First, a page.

NOSTALGIA: New football club for Boston in 1964, bingo controversy in 1974, plus snapshot from 1994

A page right out of history ... Youngsters at Woolworths, in Strait Bargate, Boston, 20 years ago this week, with Fred Flintstone and best friend and next-door neighbour Barney Rubble.
A page right out of history ... Youngsters at Woolworths, in Strait Bargate, Boston, 20 years ago this week, with Fred Flintstone and best friend and next-door neighbour Barney Rubble.
  • 1964: Public meeting held over formation of Boston FC
  • 1974: Bingo hall plans for Strait Bargate and hospital radio launches

Fifty-five years ago, 1964 ...

* A public meeting was held in Boston for the launch of a new football club in the town.

We’ve got to raise a hell of a lot of money. We shall probably have to buy virgin land and start to build stands, and raise a new club from scratch.

More than 400 people packed the Assembly Rooms for the event, which saw the constitution settled for Boston Football Club.

It was also announced that Lincoln City would play the club in a friendly in the coming season – news that was met with cheers.

The formation of Boston FC followed the withdrawal of Boston United from the Lincolnshire League following a period of financial difficulties at York Street.

Among those at the meeting was the Mayor of Boston, Coun Bert Eyre.

He said: “I am no footballer, but as Mayor of the borough I am vitally concerned that Boston should have a professional football team.”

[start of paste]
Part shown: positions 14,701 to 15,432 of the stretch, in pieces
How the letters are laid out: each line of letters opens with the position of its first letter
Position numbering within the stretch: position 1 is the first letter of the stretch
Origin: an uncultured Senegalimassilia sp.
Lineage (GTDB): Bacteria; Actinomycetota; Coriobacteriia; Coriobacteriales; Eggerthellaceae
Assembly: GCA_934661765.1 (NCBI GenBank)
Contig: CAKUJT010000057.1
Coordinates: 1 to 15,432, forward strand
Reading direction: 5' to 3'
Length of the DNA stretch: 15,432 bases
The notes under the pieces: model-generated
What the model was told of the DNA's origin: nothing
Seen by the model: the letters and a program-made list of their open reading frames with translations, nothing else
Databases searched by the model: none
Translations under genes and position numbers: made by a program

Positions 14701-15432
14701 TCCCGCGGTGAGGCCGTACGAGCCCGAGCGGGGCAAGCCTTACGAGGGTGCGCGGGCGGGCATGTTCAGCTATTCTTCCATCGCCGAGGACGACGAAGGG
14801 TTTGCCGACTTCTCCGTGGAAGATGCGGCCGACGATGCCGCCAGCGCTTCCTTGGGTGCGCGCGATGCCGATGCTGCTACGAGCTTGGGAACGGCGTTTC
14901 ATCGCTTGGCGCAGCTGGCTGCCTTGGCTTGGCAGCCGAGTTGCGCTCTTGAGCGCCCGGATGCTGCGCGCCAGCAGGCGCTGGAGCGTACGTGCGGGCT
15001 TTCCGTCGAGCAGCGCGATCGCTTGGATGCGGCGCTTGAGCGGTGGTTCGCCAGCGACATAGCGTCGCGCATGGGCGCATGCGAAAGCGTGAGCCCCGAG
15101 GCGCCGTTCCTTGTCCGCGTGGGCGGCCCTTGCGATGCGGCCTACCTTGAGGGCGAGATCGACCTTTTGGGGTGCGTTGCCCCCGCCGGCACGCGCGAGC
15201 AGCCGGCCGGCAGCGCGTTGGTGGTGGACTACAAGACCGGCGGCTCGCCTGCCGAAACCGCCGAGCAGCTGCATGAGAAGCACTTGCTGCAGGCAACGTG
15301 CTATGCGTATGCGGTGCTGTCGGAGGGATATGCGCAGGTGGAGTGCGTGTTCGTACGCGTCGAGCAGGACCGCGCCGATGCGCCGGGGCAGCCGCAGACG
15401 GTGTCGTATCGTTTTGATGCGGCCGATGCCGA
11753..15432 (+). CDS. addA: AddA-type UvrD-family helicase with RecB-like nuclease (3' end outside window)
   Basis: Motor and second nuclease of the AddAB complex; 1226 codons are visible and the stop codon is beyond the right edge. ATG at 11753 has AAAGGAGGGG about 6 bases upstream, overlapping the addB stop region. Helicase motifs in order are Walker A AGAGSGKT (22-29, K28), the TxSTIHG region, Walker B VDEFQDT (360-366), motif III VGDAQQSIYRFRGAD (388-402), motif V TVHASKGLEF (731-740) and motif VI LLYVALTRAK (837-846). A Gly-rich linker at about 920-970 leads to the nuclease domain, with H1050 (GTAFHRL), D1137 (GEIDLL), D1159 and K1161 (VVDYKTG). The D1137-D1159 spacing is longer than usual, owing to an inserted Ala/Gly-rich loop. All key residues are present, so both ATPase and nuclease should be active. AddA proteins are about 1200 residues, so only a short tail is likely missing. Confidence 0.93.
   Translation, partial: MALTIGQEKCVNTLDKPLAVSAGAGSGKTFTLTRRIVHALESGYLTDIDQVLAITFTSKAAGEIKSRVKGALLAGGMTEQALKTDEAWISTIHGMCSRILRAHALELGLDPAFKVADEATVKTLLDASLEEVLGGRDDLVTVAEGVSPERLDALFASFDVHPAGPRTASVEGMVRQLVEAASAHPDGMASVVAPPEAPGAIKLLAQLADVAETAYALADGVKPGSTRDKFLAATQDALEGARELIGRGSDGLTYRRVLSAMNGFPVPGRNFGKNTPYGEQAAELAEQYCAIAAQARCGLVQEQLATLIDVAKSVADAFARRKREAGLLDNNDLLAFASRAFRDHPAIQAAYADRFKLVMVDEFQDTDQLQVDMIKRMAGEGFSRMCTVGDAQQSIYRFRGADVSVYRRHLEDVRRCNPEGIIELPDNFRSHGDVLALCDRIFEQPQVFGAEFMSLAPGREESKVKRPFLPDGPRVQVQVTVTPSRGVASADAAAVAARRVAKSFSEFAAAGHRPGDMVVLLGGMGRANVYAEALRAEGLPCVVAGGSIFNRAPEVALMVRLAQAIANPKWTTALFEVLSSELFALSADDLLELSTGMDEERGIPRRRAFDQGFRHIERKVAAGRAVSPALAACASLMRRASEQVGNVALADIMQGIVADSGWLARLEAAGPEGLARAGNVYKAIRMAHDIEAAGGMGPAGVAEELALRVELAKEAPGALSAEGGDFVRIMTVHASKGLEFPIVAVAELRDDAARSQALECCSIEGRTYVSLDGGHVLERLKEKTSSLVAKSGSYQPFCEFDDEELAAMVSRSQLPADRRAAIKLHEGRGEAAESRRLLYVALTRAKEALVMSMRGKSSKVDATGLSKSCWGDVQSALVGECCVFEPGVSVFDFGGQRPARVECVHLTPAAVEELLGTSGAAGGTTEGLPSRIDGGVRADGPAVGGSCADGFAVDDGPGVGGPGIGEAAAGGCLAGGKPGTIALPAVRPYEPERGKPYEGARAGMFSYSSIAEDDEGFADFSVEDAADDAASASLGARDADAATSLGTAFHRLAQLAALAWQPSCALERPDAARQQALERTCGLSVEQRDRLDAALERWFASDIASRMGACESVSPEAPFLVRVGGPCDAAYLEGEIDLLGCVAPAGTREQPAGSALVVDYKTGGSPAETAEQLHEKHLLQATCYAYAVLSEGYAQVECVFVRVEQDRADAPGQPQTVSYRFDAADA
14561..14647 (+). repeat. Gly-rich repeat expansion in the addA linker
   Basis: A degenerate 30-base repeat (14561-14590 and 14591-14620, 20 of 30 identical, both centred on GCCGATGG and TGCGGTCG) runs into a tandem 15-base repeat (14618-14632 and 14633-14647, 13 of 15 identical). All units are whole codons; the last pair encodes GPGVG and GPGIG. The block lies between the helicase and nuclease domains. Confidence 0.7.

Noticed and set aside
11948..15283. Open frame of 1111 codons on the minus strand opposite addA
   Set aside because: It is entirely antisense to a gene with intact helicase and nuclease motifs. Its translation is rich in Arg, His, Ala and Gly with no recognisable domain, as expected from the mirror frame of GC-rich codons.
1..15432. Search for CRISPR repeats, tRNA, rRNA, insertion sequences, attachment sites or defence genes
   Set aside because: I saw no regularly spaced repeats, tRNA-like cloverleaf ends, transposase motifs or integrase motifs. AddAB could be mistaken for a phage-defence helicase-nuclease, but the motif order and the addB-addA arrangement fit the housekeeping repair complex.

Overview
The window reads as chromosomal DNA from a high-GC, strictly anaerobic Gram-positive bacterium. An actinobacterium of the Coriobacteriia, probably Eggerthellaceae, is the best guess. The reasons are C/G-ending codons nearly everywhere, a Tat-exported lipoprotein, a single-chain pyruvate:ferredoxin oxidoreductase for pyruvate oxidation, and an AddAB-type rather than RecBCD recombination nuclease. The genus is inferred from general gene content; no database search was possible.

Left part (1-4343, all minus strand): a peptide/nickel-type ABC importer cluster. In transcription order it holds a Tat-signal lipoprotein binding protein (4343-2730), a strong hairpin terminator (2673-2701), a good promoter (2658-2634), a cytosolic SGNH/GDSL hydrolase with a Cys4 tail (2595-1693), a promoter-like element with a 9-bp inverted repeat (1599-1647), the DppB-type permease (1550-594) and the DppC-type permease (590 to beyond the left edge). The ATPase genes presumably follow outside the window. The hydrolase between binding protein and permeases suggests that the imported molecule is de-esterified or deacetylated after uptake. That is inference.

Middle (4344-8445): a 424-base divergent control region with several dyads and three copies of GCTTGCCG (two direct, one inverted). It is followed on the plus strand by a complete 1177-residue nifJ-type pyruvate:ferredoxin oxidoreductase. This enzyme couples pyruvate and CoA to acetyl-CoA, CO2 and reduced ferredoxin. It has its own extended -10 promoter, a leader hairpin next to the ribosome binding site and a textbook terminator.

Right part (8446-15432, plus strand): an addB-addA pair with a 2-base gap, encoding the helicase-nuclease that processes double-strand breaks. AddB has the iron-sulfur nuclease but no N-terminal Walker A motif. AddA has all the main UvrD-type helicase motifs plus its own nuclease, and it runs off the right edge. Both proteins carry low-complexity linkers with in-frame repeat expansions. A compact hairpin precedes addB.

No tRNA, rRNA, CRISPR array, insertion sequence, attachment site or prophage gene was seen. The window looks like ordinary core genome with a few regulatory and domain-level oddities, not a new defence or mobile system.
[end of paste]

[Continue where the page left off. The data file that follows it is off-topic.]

It was decided that 100,000 five shilling shares in Boston FC should be issued.

Inviting all to apply, Mr A. D. Beecham, president of Boston FC’s ‘caretaker’ committee, said: “We’ve got to raise a hell of a lot of money. We shall probably have to buy virgin land and start to build stands, and raise a new club from scratch.”

The club was expected to play its games initially at the Mayflower Sports Ground.

Forty-five years ago, 1974 ...

* Would bingo be allowed to take place in Boston’s Strait Bargate?

A plan to turn a disused outfitters’ shop into a prize bingo hall had been submitted to Boston and District Council by a Durham firm.

The premises in question was the former John Temple outfitters shop near the zebra crossing at 32/34 Strait Bargate (more recently a Socialites vape shop).

Boston’s Chamber of Commerce was to lodge an objection to the proposal.

“Prize bingo is not really suitable for the Bargate area and we will object,” said secretary Bill East.

* Boston had its own radio station.

However, the service was limited to Pilgrim Hospital where three Boston men had started broadcasting to patients three times a week.

The service, known as Radio Pilgrim, stated in May and served five wards, including a children’s ward on Saturday afternoons.

The three men were: Melvin Kennedy, 26, of Kingsway, his brother Martin, 23, of Spilsby Road, and Mike Carson, 26, of Wyberton West Road. Many would have already been familiar with the trio through their ‘Octopus’ discotheque.